A guest post from Drew Bartkiewicz – about why retailers need to change their thinking and be like Amazon i.e. distribute their ‘buy buttons’
It’s hard to believe, but not too long ago we lived the catalog years. Radio Shack, J.Crew, Avon, and Izod, each crafted their own retail bible, every season, every year, all in an attempt to distribute their products to as many buyers as possible. The Internet exposed flaws in this model: it’s high cost, low impact, and a detriment to the environment. The average catalog was looked at for 11 minutes, left in stacks on the kitchen counter, and dumped into the trash often within the same month. The catalog business is dying a slow death, thanks to email, search and other Internet marketing innovations that we now consider “boring.”
Commerce is about to undergo another upheaval as it moves to a distributed system via mobile phones and social apps, all powered by billions of application programming interfaces (APIs) — the means by which retailers will transformed from commerce web sites of products to dynamic, product data platforms, changing form based on device, context, and purpose. For the consumer, the distributed commerce world of “buying apps” offers unparalleled shopping power: buy it now, later, here, there, anywhere your heart desires, always at a price compared immediately to others. Powered by open data and almost unlimited apps, consumers now get the e-commerce of me.
To benefit from this new era, however, retailers need to change their thinking. They need to open up digital catalogs and distribute their “buy buttons” to as many digital points of sale as possible, to as many partners as possible, at the lowest cost possible, and think like a platform. It’s time retailers emulate Amazon. Amazon is not a commerce powerhouse just because of supply chain mastery (though that is formidable) but because it is a massive data and commerce platform that is agile, partner friendly, and has a technology layer for data that is device proof. What powers these agile commerce possibilities of Amazon is a little known technology called APIs. They are the logic between the many gears of Amazon retail, merchant services, cloud, and even Amazon Video. They don’t think like a platform, they are one. They distribute everything and behind everything is a wide array of APIs to deliver product, price, and Web services to any channel they wish.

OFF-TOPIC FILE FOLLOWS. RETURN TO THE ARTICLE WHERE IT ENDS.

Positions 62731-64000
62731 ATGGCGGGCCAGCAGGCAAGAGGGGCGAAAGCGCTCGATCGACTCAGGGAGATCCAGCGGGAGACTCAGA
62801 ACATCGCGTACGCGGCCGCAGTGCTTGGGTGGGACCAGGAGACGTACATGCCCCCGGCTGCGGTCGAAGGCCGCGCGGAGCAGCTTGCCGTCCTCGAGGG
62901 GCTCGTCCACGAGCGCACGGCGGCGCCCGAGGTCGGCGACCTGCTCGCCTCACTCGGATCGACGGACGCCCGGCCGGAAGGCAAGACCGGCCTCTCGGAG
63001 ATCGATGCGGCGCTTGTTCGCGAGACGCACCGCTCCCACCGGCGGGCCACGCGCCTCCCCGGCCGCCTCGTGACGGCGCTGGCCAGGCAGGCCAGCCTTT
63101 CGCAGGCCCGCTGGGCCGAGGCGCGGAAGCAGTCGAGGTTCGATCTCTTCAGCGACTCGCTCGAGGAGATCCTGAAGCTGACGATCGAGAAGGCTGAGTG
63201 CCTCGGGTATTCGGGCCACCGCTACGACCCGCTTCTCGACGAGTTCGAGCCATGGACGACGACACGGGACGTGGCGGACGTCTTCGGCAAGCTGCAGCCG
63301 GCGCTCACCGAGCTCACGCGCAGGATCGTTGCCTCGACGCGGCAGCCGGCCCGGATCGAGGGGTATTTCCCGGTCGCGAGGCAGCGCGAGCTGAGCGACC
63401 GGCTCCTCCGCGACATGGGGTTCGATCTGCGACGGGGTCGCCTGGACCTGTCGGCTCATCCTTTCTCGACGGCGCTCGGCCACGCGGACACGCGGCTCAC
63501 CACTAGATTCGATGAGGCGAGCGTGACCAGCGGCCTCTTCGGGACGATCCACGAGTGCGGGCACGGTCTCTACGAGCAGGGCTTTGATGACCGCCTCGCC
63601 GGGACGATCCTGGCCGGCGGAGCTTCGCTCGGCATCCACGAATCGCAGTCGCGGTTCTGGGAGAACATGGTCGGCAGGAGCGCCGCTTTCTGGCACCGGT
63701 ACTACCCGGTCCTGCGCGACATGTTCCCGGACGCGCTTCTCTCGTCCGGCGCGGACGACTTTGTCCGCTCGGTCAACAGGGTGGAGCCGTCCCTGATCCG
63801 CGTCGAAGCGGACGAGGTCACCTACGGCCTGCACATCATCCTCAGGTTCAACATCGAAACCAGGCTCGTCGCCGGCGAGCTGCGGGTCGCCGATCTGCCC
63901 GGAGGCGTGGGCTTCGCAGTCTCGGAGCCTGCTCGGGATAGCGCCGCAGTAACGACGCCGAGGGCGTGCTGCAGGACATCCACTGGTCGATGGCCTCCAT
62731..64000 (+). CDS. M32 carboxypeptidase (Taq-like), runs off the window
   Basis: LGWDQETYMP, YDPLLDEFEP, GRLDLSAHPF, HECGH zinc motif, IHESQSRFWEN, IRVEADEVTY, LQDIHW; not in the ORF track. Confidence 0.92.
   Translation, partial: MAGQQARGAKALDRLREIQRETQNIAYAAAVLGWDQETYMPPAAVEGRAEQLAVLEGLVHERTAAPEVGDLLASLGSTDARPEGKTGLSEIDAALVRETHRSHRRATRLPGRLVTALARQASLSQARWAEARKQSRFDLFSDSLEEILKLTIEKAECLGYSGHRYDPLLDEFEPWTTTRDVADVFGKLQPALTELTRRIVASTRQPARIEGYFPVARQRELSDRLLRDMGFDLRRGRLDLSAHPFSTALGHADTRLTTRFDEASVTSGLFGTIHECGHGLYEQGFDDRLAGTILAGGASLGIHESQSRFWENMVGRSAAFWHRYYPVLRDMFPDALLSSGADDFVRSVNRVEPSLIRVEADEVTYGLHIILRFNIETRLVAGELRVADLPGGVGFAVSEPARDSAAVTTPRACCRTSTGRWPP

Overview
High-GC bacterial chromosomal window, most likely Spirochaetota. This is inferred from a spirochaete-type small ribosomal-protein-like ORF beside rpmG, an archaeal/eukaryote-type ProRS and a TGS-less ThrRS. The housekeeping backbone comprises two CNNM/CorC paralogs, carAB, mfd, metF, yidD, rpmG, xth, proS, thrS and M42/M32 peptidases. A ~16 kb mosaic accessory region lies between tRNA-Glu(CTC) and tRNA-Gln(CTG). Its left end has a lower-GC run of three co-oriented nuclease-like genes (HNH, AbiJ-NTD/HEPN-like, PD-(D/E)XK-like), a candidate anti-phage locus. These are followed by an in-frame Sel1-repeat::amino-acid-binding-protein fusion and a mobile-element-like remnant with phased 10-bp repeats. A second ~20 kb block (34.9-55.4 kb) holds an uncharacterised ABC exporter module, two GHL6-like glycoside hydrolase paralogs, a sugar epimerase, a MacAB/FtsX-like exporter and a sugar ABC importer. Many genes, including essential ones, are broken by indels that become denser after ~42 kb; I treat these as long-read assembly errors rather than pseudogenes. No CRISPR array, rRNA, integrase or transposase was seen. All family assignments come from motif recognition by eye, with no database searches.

This is a shift that has to happen because consumers have already made the shift, and retailers with closed strategies are going to be left in the dust. We now browse for products more on a handheld device than we do on a Web browser, according to research conducted by www.apinomic.com.
Many retailers are already adapting to this changed environment. The API directory ProgrammableWeb cites more than 227 retail and shopping related APIs in its most recent index, up more than double from a year ago. Best Buy, as an example, distributes its commerce via API’s for points redemption, affiliate partnerships, in-store apps, and over 1,000 signed developers continuing to innovate on their behalf. ASOS, the leading fashion retailer in the UK, distributes its commerce by opening its approximately 50,000 item seasonal catalog to the world via their product APIs, supporting localized ASOS apps from Australia to the US to Germany. ASOS plans to distribute its commerce prowess to international developers (and therefore customers) with personalized APIs to maximize in session purchases, empowering customers with ratings, promotions, buying options, and availability. The agile part happens next. That same ASOS API platform can be used for extending the ASOS buy button when the customer is on the move, at a fashion event, on the train, or even at a different branded storefront powered by the ASOS product APIs behind the scene.
The future of e-commerce will be driven by APIs at grand scale. Those retailers that can aggregate, distribute, and sell anything at efficient levels across these multiple digital channels will win. Those that do not think like a platform (and use distributed APIs to do it) may very well be the next Borders, Circuit City, or Bradlees. Distribute or die. Manage commerce. Welcome to the API era.